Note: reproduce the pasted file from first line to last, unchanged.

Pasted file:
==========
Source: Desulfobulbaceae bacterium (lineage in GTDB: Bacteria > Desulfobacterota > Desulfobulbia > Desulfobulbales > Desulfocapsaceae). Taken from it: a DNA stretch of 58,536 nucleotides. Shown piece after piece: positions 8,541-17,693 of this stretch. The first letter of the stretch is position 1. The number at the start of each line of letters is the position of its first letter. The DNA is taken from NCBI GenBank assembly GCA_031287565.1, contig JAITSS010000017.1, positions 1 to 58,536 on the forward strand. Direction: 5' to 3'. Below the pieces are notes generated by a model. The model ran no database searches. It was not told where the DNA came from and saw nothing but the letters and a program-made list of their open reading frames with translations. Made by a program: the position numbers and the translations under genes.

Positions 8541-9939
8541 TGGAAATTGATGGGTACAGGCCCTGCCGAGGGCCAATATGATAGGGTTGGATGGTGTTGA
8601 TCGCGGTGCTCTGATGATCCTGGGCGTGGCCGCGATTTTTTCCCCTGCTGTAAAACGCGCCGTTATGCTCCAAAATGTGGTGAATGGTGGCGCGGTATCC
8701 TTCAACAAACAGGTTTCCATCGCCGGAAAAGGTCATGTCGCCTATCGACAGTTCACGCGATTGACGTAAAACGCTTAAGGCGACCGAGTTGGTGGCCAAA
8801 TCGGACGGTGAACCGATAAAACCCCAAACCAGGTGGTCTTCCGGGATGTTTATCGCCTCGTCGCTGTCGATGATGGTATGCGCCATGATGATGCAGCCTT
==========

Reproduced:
Source: Desulfobulbaceae bacterium (lineage in GTDB: Bacteria > Desulfobacterota > Desulfobulbia > Desulfobulbales > Desulfocapsaceae). Taken from it: a DNA stretch of 58,536 nucleotides. Shown piece after piece: positions 8,541-17,693 of this stretch. The first letter of the stretch is position 1. The number at the start of each line of letters is the position of its first letter. The DNA is taken from NCBI GenBank assembly GCA_031287565.1, contig JAITSS010000017.1, positions 1 to 58,536 on the forward strand. Direction: 5' to 3'. Below the pieces are notes generated by a model. The model ran no database searches. It was not told where the DNA came from and saw nothing but the letters and a program-made list of their open reading frames with translations. Made by a program: the position numbers and the translations under genes.

Positions 8541-9939
8541 TGGAAATTGATGGGTACAGGCCCTGCCGAGGGCCAATATGATAGGGTTGGATGGTGTTGA
8601 TCGCGGTGCTCTGATGATCCTGGGCGTGGCCGCGATTTTTTCCCCTGCTGTAAAACGCGCCGTTATGCTCCAAAATGTGGTGAATGGTGGCGCGGTATCC
8701 TTCAACAAACAGGTTTCCATCGCCGGAAAAGGTCATGTCGCCTATCGACAGTTCACGCGATTGACGTAAAACGCTTAAGGCGACCGAGTTGGTGGCCAAA
8801 TCGGACGGTGAACCGATAAAACCCCAAACCAGGTGGTCTTCCGGGATGTTTATCGCCTCGTCGCTGTCGATGATGGTATGCGCCATGATGATGCAGCCTT